She stops, looks down.
Milja is lying with her nose buried in the pillow, breathing deeply.
Thank goodness for that, Nina thinks. She places the book down and perches on the edge of the bed for a long while to make sure that her granddaughter is really sleeping.
Eventually she turns out the light above the bed, stands up and tiptoes out of the room, letting the door close behind her, gently, gently.
By the time she arrives back downstairs, Mads is home. He’s turned on the oven and is standing at the kitchen worktop making supper.
He gives her an inquisitive thumbs up and she nods with thinly concealed pride.
Fast asleep, she whispers.
Bravo, he says, pulling out a plate for her.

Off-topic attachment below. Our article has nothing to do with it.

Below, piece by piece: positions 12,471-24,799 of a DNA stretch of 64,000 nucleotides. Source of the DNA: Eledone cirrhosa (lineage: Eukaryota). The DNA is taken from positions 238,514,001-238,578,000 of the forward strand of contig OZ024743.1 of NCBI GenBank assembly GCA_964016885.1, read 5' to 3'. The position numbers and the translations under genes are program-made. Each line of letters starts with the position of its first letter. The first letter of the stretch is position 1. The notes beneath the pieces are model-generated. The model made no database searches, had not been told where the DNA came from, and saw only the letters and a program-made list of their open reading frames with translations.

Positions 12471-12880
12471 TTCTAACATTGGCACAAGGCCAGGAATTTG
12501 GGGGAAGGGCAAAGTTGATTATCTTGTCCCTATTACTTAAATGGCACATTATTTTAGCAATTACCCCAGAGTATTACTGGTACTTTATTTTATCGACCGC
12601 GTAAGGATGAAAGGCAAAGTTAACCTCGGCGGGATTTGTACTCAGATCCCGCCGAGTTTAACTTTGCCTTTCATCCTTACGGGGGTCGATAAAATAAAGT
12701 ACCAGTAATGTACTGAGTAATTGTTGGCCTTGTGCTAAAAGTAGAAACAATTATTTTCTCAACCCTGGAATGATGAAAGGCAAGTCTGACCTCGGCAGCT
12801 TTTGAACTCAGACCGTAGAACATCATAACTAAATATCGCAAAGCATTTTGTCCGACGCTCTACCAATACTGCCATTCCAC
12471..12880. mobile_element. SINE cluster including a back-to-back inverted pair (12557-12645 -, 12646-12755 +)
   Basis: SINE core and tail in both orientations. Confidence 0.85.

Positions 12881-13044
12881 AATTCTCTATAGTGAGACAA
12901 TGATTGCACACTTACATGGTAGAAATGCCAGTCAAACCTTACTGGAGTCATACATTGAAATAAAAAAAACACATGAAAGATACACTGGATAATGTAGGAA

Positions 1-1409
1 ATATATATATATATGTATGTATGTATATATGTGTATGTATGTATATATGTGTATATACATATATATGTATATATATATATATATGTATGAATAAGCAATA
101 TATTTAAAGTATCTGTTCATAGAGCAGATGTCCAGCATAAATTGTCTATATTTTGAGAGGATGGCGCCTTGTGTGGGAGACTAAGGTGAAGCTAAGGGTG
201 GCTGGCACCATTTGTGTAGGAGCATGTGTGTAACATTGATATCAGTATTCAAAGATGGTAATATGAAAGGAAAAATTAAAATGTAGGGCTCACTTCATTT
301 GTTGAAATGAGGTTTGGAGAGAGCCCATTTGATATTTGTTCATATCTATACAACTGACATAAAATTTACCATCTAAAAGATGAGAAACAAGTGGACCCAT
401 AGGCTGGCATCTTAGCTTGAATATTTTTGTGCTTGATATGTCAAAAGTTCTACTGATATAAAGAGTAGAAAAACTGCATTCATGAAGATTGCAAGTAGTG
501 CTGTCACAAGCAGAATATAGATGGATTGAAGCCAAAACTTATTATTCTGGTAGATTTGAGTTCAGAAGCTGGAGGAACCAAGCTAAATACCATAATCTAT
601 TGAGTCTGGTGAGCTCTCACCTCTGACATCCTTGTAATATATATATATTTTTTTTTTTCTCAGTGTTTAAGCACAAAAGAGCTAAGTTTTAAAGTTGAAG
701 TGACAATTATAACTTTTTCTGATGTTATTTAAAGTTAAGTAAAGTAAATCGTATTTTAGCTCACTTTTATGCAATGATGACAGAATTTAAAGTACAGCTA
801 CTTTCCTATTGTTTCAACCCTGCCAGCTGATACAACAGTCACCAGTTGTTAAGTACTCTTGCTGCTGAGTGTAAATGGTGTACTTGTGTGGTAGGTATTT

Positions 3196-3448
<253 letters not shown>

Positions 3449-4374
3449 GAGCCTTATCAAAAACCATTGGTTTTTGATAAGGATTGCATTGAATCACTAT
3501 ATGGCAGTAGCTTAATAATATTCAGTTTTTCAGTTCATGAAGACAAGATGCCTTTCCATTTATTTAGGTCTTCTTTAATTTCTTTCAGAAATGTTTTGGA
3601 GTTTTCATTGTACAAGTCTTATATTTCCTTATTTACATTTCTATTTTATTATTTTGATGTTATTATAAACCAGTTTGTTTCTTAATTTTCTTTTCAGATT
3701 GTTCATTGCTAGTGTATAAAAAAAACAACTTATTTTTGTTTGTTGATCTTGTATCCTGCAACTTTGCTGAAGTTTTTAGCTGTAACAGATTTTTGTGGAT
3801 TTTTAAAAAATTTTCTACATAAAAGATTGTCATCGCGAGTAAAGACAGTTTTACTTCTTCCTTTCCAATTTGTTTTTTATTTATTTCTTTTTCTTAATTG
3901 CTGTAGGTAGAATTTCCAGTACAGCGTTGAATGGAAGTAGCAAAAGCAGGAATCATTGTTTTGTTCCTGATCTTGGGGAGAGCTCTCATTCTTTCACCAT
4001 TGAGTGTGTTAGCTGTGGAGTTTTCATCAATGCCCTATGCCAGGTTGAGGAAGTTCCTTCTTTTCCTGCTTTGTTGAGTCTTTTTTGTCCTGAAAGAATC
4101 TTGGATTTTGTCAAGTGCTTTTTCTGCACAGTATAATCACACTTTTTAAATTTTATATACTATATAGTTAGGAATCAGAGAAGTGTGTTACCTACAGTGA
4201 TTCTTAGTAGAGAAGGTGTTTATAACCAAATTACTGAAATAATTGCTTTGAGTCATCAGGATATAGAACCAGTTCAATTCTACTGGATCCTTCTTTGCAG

About the author: Agnes Ravatn (b. 1983) is an author and columnist. She made her literary début with the novel Week 53 (Veke 53) in 2007. Since then she has written three critically acclaimed and award-winning essay collections: Standing still (Stillstand), 2011, Popular Reading (Folkelesnad), 2011, and Operation self-discipline (Operasjon sjøldisiplin), 2014. In these works Ravatn shows her unique, witty voice and sharp eye for human fallibility. Ravatn received the Norwegian radio channel radio NRK P2 Listener’s Novel Prize for this novel, a popular and important prize in Norway, in addition to the Youth Critic’s Award for The Bird Tribunal which also made into a successful play, and premiered in Oslo in 2015.
*-the price was taken from Amazon.co.uk and Amazon.com on the current date. The price might change at the time of your purchase. The links used in this post for book purchases are affiliates.